India needs to consider climate change and the health impacts of air pollution as the nation plans its growing future electricity infrastructure, Shayak Sengupta and colleagues argue in a new study.
The findings of the analysis, which compares emissions from India’s rapidly growing energy sector and the various impacts and implications of climate change and air pollution policy interventions, show that current widely applied policies are insufficient to cut emissions or reduce air quality inequities nationwide.
India is the world’s third largest economy and power producer, yet large segments of the population still do not consume electricity. As a result, electricity demand is expected to increase drastically over the next decade as this population becomes more affluent and energy infrastructure expands.
However, even now, emissions from India’s current energy sector – which is currently heavily reliant on coal – are not only contributors to global climate change but also air pollution. Nearly all of India is subject to outdoor air pollution, resulting in nearly a million premature deaths annually. India’s impact on global climate and public health is projected to grow unless significant changes are made to its rapidly expanding energy sector.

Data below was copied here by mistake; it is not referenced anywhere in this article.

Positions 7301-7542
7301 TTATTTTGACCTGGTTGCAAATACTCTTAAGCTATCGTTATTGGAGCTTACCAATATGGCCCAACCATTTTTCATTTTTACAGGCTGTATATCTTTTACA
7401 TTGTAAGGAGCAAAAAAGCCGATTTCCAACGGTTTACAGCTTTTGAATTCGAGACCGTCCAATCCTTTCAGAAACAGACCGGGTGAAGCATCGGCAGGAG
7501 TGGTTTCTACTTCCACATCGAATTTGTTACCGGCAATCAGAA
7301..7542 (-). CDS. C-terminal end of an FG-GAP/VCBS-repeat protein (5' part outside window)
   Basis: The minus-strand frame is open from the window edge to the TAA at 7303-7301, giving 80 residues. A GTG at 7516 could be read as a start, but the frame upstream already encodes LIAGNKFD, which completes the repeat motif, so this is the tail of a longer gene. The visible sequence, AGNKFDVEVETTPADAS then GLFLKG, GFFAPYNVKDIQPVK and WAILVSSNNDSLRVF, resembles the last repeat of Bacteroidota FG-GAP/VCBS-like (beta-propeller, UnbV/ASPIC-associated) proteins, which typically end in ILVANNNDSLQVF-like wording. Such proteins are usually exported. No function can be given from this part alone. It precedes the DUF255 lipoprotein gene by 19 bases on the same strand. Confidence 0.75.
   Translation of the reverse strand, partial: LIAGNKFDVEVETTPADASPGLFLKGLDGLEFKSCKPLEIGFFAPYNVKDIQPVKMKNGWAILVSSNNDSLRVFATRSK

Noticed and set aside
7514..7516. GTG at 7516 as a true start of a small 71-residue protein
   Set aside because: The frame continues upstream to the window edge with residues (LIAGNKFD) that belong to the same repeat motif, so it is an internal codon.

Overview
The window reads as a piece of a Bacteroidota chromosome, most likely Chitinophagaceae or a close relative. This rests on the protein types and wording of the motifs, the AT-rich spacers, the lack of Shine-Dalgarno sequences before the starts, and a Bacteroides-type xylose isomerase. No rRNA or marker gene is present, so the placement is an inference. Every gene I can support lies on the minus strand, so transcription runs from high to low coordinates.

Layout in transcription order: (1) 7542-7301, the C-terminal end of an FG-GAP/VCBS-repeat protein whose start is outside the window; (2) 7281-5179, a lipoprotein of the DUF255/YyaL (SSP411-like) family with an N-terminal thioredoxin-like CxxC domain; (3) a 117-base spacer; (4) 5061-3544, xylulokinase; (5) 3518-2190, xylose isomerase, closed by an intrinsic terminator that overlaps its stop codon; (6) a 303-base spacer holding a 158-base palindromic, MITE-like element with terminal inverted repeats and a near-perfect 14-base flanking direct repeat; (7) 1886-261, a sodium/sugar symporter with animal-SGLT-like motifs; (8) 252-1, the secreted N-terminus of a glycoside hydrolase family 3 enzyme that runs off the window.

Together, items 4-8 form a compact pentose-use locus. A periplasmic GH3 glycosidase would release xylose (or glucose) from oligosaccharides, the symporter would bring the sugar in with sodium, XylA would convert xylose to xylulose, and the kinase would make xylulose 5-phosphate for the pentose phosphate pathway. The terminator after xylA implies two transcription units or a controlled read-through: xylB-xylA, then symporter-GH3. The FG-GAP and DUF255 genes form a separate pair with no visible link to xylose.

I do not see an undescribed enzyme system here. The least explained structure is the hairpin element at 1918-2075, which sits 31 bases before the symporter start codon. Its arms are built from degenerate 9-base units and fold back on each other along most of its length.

Sengupta et al. developed a model of Indian power generation and demand, which also assesses the impact of various policy interventions, including carbon taxes, balancing electricity generation and consumption across the country, and sulfur-control regulations.
According to the findings, without new investments in low-carbon energy infrastructure, policy interventions alone are unlikely to have any real impact on India’s total emissions and are likely to cause disparate inequities in energy cost and air pollution exposure across different regions.
“As India continues to develop its economy, balancing the near-term and long-term effects of its electricity sector policies, as well as their impact on social inequalities, will be critical to ensure a low-carbon transition that is green as well as just,” write Ranjit Deshmukh and Sushanta Chatterjee in a related Perspective.